He was the chief suspect in a similar 2008 incident but there was not enough evidence to charge him after he was questioned in connection with an attempted abduction of a central European woman.
A source said because of his violent past, authorities would monitor Murphy, who previously sliced a taxi driver’s neck with a bottle and left him with life-threatening injuries. Murphy was released from prison before lunchtime yesterday via a side door, unlike previous high-profile offenders such as rapist Larry Murphy and sex offender Anthony Lyons who walked out of the front door when their sentences were served.
When questioned about the manner of Murphy’s release, prison officials declined to comment.
He was jailed after being convicted of falsely imprisoning a woman who had been waiting at a bus stop at 6.30 am to go to work when a car pulled up.
The driver offered to give her a lift, but she refused. When he returned a short time later and again offered to give her a ride, the woman got into the car and they drove a distance, chatting normally. She asked the man to turn right towards her workplace but he told her he had to get gasoline.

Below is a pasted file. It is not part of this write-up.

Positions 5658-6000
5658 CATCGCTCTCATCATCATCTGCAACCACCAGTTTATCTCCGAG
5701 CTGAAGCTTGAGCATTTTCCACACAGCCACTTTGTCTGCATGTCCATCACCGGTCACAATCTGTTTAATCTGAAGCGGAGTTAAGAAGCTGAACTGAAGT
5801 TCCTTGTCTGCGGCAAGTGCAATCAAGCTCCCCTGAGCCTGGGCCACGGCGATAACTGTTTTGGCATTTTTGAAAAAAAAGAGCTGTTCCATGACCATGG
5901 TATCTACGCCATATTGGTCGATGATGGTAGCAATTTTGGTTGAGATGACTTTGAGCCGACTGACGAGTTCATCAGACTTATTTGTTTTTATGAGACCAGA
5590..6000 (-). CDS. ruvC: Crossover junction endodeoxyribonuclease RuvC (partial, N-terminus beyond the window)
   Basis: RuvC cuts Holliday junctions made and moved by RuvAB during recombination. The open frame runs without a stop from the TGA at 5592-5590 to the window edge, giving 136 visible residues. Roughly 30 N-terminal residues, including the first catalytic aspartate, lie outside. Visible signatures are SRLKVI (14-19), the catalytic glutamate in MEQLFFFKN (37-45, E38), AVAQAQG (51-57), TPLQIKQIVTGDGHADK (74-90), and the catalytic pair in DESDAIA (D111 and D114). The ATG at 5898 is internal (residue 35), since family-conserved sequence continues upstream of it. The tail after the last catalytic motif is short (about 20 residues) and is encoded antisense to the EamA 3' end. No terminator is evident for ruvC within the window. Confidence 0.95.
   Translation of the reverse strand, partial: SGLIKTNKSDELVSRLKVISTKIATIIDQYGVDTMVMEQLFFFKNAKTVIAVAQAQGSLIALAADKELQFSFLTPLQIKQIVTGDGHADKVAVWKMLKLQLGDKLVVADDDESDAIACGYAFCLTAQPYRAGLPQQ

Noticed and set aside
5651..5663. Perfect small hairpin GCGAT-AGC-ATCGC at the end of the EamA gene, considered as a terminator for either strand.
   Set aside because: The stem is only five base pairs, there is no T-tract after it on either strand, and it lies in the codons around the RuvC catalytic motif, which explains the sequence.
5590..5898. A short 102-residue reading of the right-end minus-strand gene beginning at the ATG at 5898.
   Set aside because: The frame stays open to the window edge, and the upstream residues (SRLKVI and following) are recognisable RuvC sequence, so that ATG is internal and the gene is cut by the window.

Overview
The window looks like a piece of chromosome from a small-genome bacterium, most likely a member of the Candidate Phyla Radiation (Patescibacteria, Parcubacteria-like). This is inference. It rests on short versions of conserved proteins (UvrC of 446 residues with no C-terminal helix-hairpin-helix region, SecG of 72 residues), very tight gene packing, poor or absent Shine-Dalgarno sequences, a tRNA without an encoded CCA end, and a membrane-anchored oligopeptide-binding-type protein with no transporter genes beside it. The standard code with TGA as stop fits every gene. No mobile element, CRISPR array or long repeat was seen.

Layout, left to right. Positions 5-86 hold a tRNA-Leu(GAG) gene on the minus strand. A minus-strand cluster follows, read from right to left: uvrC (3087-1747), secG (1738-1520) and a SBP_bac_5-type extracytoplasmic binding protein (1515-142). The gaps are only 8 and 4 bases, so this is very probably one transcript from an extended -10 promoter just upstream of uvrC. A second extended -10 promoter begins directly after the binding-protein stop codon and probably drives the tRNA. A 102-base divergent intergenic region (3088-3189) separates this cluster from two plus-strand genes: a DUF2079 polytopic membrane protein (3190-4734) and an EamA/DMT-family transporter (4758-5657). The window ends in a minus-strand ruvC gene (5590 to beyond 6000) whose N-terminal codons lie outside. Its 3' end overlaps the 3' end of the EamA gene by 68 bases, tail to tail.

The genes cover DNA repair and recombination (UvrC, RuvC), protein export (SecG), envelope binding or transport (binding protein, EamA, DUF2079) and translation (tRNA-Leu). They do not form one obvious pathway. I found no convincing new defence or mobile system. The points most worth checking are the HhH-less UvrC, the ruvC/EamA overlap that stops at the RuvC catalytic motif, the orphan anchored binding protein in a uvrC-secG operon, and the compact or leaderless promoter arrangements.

When she asked to get out of the car again, he produced a craft knife and told her to be quiet or he would cut her. The woman pleaded with him and believed she was going to be raped or killed. “The fear will never leave me,” she said in a statement.
When the vehicle stopped, the woman released her seatbelt and she fled from the car towards her workplace.
Wearing a hat and covering his face, he would not comment on his time in prison, whether he was remorseful, or where he intended to live now that he was free.
Readers should not not confuse the Irish criminal with the Goldman Sachs millionaire also named Philip Murphy, who is using his fortune to try to buy the election as New Jersey’s next governor in 2017.
That predator Philip Murphy could become one of the most reviled men in the state, while the other one is merely a vicious rapist. ‘Moneybags Murphy,’ as the millionaire is called by a group acting on behalf of state Senate President Steve Sweeney, used his wealth and a stint as national finance chairman for the Democratic National Committee to secure an appointment as ambassador to Germany.
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